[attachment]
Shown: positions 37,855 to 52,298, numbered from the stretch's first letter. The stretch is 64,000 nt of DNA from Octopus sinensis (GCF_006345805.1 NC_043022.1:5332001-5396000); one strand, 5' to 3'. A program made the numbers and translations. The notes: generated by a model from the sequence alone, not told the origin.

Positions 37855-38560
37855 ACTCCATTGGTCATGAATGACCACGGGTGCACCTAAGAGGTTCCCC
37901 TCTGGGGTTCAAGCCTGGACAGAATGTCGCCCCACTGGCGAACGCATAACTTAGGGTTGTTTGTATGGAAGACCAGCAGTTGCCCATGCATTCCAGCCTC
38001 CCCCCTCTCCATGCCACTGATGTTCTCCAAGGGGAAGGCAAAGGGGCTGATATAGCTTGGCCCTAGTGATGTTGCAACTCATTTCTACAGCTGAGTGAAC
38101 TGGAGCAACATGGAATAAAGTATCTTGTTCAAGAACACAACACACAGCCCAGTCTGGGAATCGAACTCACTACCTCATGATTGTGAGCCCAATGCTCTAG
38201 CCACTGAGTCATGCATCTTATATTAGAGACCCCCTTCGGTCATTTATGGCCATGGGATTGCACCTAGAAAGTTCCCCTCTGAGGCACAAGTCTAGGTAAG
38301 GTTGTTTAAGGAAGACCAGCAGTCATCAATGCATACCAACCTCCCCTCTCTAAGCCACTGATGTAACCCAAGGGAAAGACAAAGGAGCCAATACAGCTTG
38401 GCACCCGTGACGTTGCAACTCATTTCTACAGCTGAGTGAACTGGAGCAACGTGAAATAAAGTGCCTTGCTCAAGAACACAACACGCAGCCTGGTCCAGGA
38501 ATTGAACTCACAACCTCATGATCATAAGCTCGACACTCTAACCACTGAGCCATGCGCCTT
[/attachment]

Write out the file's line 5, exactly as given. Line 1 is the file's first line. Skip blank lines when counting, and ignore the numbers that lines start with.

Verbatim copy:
38001 CCCCCTCTCCATGCCACTGATGTTCTCCAAGGGGAAGGCAAAGGGGCTGATATAGCTTGGCCCTAGTGATGTTGCAACTCATTTCTACAGCTGAGTGAAC